Good Lo­cal

Rita in Welling­ton is unique and in­ti­mate

Good - - CONTENTS - Words Carolyn Ent­ing

T he mo­ment you clap eyes on tiny restau­rant Rita, you feel a mix of en­chant­ment and warm fuzzies; it’s so small it only seats 28 (30 at a squeeze). It’s “in­ti­mate”, co-owner Paul Schrader ad­mits, but that is a big part of its charm.

Trans­form­ing the his­toric 1910 Aro Val­ley worker’s cot­tage into a restau­rant was a two-year pro­ject for Schrader and Kelda Hains (the pair be­hind Welling­ton’s much-loved Nikau café) in part­ner­ship with chef Matt Hawkes. In fact, the first peo­ple through the door at Rita when it opened in July 2017 were Nikau cus­tomers who also hap­pened to be Aro Val­ley lo­cals. (Check out Nikau’s new cook­book on page 29.)

To make the most of the nar­row space, Schrader and Hains had to be clever. Each ta­ble con­ceals a drawer con­tain­ing cut­lery and ta­ble es­sen­tials – a space-sav­ing so­lu­tion. The set menu is cre­ated by ex­ec­u­tive chef Hains, who works closely with lo­cal grow­ers and food pro­duc­ers to cre­ate dishes that are com­fort­ing as well as nour­ish­ing… just like grandma used to make. So it’s not sur­pris­ing Rita is named after Hains’ “in­dus­tri­ous” grand­mother Rita, who co­in­ci­den­tally was also born in 1910.

Mama Rita would ap­prove of the small garden at the back of the restau­rant, grow­ing lemon ver­bena, sor­rel, pars­ley, rosemary, rhubarb and rasp­ber­ries. Hains says her grand­mother was a gardener and back­yard en­vi­ron­men­tal­ist out of ne­ces­sity. There is space for a small amount of com­post and, though food waste is min­i­mal, what can’t be com­posted on site is col­lected by Kai Cy­cle (kaicy­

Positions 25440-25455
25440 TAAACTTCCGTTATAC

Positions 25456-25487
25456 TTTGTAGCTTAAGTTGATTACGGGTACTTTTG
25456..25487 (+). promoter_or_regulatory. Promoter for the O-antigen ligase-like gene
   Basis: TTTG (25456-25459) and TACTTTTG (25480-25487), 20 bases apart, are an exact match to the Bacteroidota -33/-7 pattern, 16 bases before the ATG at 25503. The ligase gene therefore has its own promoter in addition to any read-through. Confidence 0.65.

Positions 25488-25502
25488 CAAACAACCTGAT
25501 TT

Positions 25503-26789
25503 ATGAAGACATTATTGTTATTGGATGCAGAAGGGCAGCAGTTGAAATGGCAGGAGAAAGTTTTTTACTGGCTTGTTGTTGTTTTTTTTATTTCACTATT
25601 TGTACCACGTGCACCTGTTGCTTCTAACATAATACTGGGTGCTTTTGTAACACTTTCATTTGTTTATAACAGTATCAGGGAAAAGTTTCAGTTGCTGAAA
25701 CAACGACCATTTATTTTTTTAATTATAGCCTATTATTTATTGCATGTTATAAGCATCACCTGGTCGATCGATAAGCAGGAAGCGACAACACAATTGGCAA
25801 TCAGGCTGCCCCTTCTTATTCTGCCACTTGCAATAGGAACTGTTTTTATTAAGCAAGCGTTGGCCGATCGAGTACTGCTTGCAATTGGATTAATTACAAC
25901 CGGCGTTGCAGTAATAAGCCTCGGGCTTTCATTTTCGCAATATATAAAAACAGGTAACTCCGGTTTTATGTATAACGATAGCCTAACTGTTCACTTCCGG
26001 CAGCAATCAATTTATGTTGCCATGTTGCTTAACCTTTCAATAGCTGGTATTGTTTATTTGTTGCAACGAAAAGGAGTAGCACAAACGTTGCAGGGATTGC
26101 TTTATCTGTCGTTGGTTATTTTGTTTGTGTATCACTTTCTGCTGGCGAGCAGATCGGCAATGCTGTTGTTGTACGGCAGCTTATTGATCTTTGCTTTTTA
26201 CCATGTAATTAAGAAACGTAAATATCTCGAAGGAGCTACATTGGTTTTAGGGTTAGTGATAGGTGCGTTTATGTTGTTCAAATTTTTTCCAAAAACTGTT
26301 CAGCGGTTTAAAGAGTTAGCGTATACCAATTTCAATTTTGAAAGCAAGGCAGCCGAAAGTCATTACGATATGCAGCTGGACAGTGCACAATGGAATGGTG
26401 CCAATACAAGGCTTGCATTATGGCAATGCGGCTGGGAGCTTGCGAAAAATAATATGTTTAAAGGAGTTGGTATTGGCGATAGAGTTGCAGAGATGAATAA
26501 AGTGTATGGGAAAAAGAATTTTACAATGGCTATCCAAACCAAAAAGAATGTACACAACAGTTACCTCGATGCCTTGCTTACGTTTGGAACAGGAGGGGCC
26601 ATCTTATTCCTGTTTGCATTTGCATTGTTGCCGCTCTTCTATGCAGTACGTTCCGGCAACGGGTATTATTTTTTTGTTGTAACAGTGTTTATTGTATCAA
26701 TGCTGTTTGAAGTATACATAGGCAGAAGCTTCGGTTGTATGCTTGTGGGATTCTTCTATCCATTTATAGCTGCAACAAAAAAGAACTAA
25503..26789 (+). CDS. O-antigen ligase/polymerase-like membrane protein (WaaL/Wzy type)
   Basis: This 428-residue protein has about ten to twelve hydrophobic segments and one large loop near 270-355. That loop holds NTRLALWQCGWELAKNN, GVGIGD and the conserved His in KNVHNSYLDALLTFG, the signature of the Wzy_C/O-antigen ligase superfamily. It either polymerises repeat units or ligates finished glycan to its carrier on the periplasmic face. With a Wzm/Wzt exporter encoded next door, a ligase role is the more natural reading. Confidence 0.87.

The ever-chang­ing set menu has three cour­ses, a veg­e­tar­ian op­tion, and those with spe­cial di­etary re­quire­ments will be catered for with ad­vance no­tice. On the day of writ­ing, the menu of­fered up an entrée of raw king­fish, grape­fruit, fen­nel, co­rian­der and Szechuan pep­per; a main of poached or­ganic chicken, leeks, aioli and grilled rēwena bread; and che­r­i­moya and blood or­ange ice, straw­berry sago and co­conut chia.

There are two seat­ings a night, at 5.30pm and 7.30pm. But wait­ing isn’t a prob­lem, be­cause mi­cro­brew­ery Garage Pro­ject is right next door in an­other worker’s cot­tage. And the restau­rant is es­sen­tially one room with the kitchen open to view. “We feel there is a lovely en­gage­ment to be had both ways – ob­vi­ously these guys see­ing peo­ple eat their food and vice versa,” says Schrader. “It’s quite nice to have the theatre.”

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